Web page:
The call center is often where a customer has their first human contact with your business. If you want to retain that customer and maximize their lifetime value, your call center agents need to make a good impression. Being open and friendly, and following suggestions like smiling while they talk is a good start, but your agents should also be able to deliver effective solutions in a timely fashion — whether that means completing a financial transaction, describing product features, or troubleshooting a service issue. Do it well, but do it fast; that is the struggle.
There are a number of different software tools that the best call centers use to increase productivity, process service tickets, manage customer accounts, and support telecommunications infrastructure, all of which contribute to improved and successful call center operations.
To help prospective buyers come to a decision, an accurate call center software comparison is vital. This guide will provide an overview of four main categories — CRM, Help desk, VoIP, Gamification — as well as industry trends, common features, a case study covering a leading call center software solution, and a list of top call center software vendors.
|Five9||Salesforce||Desk.com||Fantasy Sales Team|
As market competition heightens and product offerings proliferate and converge, businesses in almost every industry are being pressured to leverage customer service as a positive differentiator. I.e. you could get the same product for a similar price from providers A and B, but Provider B has a higher customer satisfaction rating, so you choose Provider B.
A lot of this differentiation happens in the call center — accomplished by teams of well-trained agents using sensible workflows, effective software, and a reliable communications infrastructure. Over 60 percent of customer service managers rank customer satisfaction as the most important metric for measuring call center success, followed by first-call resolution, average handle time, and wait time.1 Success in these areas requires more than a cheerful disposition; it requires efficiency and precision, the ability to meet performance standards day after day in spite of high call volumes and a stressful work environment; yet, call centers are notorious for failing at these metrics and, consequently, disappointing customers. In some industries, such as telecommunications, public sector, or utilities, the very phrase “call center” is synonymous with “bad experience.” This can damage your customer relationships and, if left untended, could damage your bottom line.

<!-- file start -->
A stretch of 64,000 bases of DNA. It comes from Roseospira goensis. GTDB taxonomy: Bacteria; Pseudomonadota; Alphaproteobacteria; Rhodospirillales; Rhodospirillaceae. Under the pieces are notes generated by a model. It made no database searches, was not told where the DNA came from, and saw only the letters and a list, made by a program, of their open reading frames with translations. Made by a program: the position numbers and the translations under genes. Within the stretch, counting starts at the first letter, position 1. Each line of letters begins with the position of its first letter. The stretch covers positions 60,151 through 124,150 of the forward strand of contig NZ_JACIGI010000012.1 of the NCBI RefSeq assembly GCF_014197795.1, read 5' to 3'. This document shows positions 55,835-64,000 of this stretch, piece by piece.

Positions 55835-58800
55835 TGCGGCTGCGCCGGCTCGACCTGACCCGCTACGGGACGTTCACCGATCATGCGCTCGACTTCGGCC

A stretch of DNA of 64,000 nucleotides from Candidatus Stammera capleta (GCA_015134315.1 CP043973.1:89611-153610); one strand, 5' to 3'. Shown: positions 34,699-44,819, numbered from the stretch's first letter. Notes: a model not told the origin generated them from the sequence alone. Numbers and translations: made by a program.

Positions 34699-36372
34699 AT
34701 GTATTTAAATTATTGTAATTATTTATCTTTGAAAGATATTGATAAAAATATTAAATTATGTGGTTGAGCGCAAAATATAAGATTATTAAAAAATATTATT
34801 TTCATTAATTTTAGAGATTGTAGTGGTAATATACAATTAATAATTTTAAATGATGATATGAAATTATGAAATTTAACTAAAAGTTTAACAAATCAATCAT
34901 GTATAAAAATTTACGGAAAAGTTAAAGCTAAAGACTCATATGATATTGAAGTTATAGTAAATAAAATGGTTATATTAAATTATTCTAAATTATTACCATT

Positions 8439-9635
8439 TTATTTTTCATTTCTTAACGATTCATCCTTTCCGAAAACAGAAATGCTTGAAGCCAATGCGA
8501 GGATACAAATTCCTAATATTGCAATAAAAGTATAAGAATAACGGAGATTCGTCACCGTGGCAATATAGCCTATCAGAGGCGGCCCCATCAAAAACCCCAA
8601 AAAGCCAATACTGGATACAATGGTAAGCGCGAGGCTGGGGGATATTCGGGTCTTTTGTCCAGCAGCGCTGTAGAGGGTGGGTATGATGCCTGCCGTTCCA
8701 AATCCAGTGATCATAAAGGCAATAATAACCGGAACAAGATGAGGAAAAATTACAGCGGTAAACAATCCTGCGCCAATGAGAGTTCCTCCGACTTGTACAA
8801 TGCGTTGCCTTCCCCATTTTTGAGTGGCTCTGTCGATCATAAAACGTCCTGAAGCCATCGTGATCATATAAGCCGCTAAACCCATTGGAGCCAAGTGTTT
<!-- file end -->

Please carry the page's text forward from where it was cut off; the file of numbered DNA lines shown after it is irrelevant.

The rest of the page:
It’s crucial for call centers to balance accurate problem-solving with efficiency and speed. Even speed itself can be a powerful force in customer service. According to a global survey by LivePerson, 82 percent of consumers say getting “issues resolved quickly” is the number one factor that makes a great customer service experience.2 At a scale of thousands of inbound and outbound calls per day, there’s no way to accomplish this without effective software and automation tools.
A number of recent trends and industry forces are changing the way call centers implement software. To ensure that your purchase brings the highest ROI and best long-term value, you should consider how these trends impact your project.
Reports vary on the exact numbers, but a large percentage of companies still outsource some or all of their call center operations overseas, especially to Southeast Asian countries such as India and the Philippines.3 Many of these overseas groups work as subcontractors for their parent companies, which means it’s important to maintain oversight, visibility, and communication. Business that use overseas call centers will have a need for software with strong reporting and partner management features. These features help managers monitor indirect sales and service channels and collaborate with partners on common goals and key performance indicators (KPIs).
As modern technology continues to expedite convenience, consumers are developing new preferences for customer service. Instead of being limited to phone and direct mail, a growing number are taking their business conversations to instant chat, email, social media, and even text messaging. Set up properly, multichannel support can help customers get answers and solutions without the long hold times and interactive voice response (IVR) labyrinth of the main phone line. 89 percent of consumers say they’d like to have more than one option for customer support, according to HeyWire.4
Customer self-service options (online portals, public knowledge bases, FAQs) also represent a growing preference among consumers. In a recent survey by Zendesk, 75 percent of consumers said self-service is a convenient way to address issues, and 91 percent said they would use an online knowledge base.5 As customers migrate to these options, call centers may see a decrease in help desk tickets and an increased need to create and curate online self-service resources. Most modern service desk solutions provide built-in tools for managing customer portals, community forums, and knowledge bases.
Last year, a landmark Gallup poll revealed that almost 70 percent of U.S. workers are either “not engaged” or “actively disengaged” in their jobs.6 Call centers are no exception. If anything, they’re more prone to employee disengagement because of the repetitive nature of the work, the prevalence of irate callers, and the pressure of quotas and KPIs. Unmanaged, this can lead to high employee turnover and lackadaisical agents — from which customers ultimately suffer. To improve performance and keep phone reps motivated, many call center managers use employee engagement software, which may include a rewards system and/or game elements.